The ‘Chile Consensus Framework’ follows agreements signed by eight other APEC economies, including Australia, China, and Japan, as noted in a written statement issued by APEC SMEs Working Group and received here on Thursday.
Consensus frameworks enable relevant stakeholders, including industry, healthcare professionals, patient groups, and governments, to work together by aligning each other’s ethics codes in best practices, research, training, and policy-making.
“Let’s connect people to build the future. By working across economies to elevate business ethics across our health systems, our people receive treatment that is in their best interest and our companies are able to sustainably operate and engage in cross-border trade. This is the potential of economic cooperation that APEC delivers,” said Rodrigo Yáñez, Chile’s Vice Minister for Trade.
The consensus framework was signed at the APEC Business Ethics for Small and Medium Enterprises Forum in Santiago, Chile.
The forum, as the largest collective action in the APEC region to strengthen ethical business practices in the medical device and biopharmaceutical sectors, has engaged more than 1,500 organizations.
“When we level the playing field through ethical business practices, we ensure that the best products win tenders. By mitigating the threat of corruption to progress, trade, and the global economy, we are ensuring decisions are made in the best interest of patients and SMEs,” said Gilbert Kaplan, Under Secretary of Commerce for International Trade at the U.S. Department of Commerce, which serves as the initiative’s Project Overseer.
A draft publication presented at the forum entitled “Strategies for Governments to Encourage Ethical Business Conduct” outlines how economies can provide incentives for ethical business practices in the health sector.
For instance, New Zealand Health Partnerships – a subsidiary owned and operated by twenty district health boards – requires all suppliers of clinical products to either be a member of the Medical Technology Association of New Zealand, which has an obligatory code of practice, or to observe the code without membership.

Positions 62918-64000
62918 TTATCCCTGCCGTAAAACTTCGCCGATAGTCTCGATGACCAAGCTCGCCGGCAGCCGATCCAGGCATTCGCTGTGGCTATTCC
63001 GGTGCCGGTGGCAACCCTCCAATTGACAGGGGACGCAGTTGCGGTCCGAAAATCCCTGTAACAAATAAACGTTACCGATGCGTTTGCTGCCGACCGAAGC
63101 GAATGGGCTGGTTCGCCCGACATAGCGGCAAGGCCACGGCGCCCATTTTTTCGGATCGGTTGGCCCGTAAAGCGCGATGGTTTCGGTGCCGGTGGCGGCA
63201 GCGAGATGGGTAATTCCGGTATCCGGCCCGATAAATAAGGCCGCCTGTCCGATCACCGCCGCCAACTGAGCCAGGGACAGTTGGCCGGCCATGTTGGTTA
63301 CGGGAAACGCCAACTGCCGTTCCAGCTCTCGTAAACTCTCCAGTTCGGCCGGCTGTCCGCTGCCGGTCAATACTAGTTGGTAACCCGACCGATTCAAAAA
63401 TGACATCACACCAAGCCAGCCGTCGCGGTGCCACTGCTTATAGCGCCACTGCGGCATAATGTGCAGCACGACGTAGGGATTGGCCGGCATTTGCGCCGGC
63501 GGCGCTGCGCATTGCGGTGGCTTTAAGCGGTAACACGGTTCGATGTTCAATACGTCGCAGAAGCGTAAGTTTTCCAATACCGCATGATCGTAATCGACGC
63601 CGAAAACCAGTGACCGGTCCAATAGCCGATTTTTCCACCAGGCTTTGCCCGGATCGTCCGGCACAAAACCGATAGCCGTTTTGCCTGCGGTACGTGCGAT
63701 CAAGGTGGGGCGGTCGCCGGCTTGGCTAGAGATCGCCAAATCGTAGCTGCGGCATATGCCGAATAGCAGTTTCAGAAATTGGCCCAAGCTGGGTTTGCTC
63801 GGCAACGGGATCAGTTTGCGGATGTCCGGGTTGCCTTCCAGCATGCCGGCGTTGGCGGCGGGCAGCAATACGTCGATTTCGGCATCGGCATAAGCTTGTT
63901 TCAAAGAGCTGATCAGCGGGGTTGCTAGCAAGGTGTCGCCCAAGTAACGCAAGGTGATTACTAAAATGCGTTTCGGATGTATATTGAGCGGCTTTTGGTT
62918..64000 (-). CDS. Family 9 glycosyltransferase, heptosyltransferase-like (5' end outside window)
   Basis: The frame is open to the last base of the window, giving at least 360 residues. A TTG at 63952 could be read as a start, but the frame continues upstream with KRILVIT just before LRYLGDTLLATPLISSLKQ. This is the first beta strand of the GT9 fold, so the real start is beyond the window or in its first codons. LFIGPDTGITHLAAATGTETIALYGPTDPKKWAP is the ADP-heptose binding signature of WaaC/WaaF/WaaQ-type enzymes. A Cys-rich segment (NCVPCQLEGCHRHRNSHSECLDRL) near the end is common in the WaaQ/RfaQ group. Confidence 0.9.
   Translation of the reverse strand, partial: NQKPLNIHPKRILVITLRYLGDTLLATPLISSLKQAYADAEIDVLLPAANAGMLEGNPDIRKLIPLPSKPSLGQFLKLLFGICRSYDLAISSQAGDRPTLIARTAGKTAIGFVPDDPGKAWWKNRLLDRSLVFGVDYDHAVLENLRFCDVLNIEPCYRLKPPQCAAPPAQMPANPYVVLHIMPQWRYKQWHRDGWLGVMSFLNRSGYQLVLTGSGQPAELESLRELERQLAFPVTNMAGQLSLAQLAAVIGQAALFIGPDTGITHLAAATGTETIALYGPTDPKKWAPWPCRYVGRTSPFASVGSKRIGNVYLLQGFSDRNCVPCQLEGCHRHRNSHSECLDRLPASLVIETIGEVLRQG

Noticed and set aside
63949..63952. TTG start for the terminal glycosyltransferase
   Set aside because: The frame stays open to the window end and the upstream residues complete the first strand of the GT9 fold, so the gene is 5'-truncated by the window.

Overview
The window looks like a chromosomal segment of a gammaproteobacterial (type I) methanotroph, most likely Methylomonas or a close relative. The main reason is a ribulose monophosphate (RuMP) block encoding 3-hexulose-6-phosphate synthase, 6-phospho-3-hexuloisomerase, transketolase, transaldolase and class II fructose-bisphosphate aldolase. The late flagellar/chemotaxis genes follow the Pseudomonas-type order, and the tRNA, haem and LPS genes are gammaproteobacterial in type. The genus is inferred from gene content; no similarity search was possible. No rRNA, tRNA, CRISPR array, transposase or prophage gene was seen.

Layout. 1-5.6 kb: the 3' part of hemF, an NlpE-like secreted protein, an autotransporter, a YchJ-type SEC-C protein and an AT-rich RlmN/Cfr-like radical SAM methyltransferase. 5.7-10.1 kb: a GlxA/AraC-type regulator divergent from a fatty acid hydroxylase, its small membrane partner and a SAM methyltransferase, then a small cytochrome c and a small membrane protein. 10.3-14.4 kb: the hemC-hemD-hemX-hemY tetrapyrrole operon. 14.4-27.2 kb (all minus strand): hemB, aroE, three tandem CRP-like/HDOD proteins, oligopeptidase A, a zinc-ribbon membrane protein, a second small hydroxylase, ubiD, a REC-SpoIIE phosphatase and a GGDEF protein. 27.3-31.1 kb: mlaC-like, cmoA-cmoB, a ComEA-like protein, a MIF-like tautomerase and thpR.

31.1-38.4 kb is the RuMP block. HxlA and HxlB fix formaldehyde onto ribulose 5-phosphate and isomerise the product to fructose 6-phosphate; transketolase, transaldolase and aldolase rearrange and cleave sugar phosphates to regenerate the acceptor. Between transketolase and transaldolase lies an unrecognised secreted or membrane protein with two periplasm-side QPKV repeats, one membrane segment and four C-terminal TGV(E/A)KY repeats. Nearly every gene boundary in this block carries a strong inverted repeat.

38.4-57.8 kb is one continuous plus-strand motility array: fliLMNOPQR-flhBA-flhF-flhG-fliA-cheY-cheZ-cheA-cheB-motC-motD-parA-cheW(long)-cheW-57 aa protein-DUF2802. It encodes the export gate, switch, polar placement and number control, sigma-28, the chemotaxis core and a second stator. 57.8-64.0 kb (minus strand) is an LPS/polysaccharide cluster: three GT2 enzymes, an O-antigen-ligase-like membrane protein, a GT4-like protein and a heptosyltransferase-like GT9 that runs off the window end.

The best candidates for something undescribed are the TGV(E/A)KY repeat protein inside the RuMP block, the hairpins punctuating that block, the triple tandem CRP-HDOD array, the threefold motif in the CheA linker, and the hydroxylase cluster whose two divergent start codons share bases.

Meanwhile, the e-procurement system used by Chile’s public sector, ChileCompra, provides online ethics training to government suppliers.
Results of surveys that measure the program’s effectiveness show an industry welcoming of improving standards.
In 2019, some 87 biopharmaceutical and medical device industry associations in the APEC region have codes of ethics. That means high standard codes reach more than 20,000 enterprises, most of which are small businesses.
“Progress begets progress. The forum gains strength with every economy – its governments, health care professionals, patient groups, and businesses big and small – signing on. We invite all economies to join this collaborative approach to make the APEC region healthier and more prosperous for all,” said Evan Holley, Chair of the APEC SME Working Group.
Forum participants also welcome the opportunities to strengthen capacity. Currently, a virtual portal is being developed to guide medical device enterprises seeking to work with third parties.
Another training initiative, the APEC Leaders in Ethics and Integrity Program, will equip founders and executives of small businesses to lead their organizations to adopt ethical business practices.
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